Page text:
Trustee has improper sewer connection
WARREN — The Trumbull County Prosecutor’s Office is weighing in on an improper sanitary sewer line connection for a building in Cortland owned by Bazetta Trustee Paul Hovis.
Hovis said he bought 37 acres behind his 2517 Northview Drive home and built an outbuilding. When he had a plumber over to help correct a sewer line issue that was causing poor flushing in his house, the two put in a “t” pipe, extending the sanitary lines from his house by about 225 feet.
“I had a licensed and bonded sewer guy fixing the pipe. So, I said, ‘So I don’t have to go to the bathroom outside when I am out there, I can run a pipe in case I want a bathroom instead of just going outside.’ He said, ‘Yea, we can do that.’ And so we ran a pipe and put it through the floor and tapped into my sewer line. It was all on my property, I didn’t think anything about it,” Hovis said.
That was around 2012, Hovis said.
But, Ohio law demands a permit and other processes be followed for connecting sewer lines.
“The connection was made without the owner securing the necessary permit,” states a letter from Trumbull County deputy sanitary engineer Gary Newbrough to Trumbull County commissioners. “After speaking with the prosecutor’s office in mid-November, a formal request seeking guidance was sent Nov. 20, 2018. From the perspective of this department, several options exist as to possible remedies regarding this situation. Prior to any action on this matter, this department is of the opinion it would be prudent to have the prosecutor’s opinion as to the appropriate course of resolution.”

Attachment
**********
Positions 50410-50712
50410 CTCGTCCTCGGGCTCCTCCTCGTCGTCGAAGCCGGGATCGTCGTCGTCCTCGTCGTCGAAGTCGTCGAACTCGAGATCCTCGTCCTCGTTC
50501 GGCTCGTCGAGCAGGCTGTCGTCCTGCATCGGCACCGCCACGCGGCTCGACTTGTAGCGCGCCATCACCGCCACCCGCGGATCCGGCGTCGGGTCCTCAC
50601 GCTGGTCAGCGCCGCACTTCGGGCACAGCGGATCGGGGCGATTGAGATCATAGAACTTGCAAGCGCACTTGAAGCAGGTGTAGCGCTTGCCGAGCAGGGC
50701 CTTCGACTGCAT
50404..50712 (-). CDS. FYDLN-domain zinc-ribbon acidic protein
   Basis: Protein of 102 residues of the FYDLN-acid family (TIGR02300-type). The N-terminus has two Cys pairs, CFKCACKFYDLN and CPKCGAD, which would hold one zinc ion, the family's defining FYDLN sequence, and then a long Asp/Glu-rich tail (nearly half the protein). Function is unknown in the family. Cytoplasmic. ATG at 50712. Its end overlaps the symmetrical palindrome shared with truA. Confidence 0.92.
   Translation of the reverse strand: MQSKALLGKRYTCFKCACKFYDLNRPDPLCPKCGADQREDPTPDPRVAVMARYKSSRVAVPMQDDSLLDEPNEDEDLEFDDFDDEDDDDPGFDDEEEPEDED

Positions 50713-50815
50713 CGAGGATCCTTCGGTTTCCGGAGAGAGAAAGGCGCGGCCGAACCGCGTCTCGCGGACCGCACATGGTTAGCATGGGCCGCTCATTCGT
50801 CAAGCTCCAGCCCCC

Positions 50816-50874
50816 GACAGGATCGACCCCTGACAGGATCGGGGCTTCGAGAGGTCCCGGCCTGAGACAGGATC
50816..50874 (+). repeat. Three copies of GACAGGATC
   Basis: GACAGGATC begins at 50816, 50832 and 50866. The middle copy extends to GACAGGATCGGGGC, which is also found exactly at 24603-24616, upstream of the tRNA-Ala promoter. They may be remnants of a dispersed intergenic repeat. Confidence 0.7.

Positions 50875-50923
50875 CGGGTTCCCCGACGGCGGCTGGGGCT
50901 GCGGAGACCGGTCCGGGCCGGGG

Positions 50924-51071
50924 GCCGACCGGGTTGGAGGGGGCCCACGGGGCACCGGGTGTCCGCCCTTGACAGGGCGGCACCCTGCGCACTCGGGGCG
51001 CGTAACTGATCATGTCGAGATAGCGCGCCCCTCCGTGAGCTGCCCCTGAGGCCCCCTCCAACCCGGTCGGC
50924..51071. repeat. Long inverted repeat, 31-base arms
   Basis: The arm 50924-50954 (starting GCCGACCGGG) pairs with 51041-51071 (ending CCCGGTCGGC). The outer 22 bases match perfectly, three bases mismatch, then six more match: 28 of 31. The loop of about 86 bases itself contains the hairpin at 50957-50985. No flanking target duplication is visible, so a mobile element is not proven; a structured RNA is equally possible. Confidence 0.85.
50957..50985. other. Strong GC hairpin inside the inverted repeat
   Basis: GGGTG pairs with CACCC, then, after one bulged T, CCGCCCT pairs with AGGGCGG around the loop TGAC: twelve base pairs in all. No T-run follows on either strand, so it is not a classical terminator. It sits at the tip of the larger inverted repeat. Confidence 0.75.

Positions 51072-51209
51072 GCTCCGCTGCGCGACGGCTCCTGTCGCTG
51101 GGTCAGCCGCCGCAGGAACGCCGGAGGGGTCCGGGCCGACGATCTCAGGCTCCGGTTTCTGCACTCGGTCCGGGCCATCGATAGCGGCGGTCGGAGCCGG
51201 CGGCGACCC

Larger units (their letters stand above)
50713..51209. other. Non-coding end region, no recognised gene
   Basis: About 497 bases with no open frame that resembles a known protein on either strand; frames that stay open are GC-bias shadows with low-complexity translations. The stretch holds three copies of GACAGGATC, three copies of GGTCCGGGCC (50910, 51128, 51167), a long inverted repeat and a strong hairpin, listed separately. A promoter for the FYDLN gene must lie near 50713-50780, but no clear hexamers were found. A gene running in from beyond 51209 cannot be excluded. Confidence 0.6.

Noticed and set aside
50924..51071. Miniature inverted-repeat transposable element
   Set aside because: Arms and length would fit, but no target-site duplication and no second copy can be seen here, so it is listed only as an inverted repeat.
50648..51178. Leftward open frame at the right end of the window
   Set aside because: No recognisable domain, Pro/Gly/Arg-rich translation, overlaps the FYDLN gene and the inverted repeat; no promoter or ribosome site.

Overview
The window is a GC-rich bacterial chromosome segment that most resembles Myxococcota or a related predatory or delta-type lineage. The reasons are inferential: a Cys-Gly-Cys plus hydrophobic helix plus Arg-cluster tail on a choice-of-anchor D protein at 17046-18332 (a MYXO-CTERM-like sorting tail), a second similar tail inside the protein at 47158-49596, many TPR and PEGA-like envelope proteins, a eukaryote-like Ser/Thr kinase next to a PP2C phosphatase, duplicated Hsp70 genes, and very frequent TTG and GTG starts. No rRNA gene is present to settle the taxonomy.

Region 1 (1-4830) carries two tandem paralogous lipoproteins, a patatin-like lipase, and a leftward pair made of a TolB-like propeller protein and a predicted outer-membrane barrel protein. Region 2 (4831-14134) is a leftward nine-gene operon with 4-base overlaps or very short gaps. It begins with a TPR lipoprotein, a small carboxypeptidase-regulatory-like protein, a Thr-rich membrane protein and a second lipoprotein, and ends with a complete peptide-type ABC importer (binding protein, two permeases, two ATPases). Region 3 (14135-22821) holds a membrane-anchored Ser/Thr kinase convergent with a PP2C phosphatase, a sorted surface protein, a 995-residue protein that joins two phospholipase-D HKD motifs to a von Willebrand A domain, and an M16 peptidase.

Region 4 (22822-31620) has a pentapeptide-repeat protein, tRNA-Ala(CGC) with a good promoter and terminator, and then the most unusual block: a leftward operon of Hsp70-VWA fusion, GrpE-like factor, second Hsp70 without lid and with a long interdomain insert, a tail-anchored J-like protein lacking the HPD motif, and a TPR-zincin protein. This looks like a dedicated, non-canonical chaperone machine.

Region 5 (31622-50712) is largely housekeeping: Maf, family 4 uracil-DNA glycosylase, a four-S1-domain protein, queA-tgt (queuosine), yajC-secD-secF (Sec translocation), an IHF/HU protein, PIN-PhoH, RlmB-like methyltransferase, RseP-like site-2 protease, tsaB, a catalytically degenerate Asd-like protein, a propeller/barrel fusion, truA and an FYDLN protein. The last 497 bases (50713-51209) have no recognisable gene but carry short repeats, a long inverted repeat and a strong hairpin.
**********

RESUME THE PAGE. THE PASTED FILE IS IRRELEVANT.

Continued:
Hovis said he will work to comply with the Trumbull County Sanitary Engineer’s Department, but said he will fight one of the options and has hired an attorney, just in case. That option is for Hovis to connect the bathroom line in the outbuilding to the sanitary sewer line running north and south on state Route 46, where an existing county line travels.
“I can tell you right now, I am not tapping into 46 and paying all the fees they want me to,” Hovis said.
Hovis said he can’t be forced to tap into the line on state Route 46 because the building is 1,400 feet from the road.
“If you are more than 250 feet from a sewer line, they can’t force you to tap in,” Hovis said.
Hovis said he is considering getting the parcels combined, but may want to keep the property separate in case he ever wants to sell it. Another option he will entertain is applying for an easement to allow the line to travel back to the outbuilding from his house.
Another option is just to cut off the connection completely.
It is unclear if Hovis will owe any fines for not applying for the permit originally.
“At the end of the day, the most important factor is that everyone in a like situation is treated the same. We are trying to ascertain the proper way to proceed according to the regulations, but those are not always clear,” said Trumbull County Engineer Randy Smith. “This can all be corrected and will be corrected. Once we hear back from the prosecutor, we will move forward with whatever that entails.”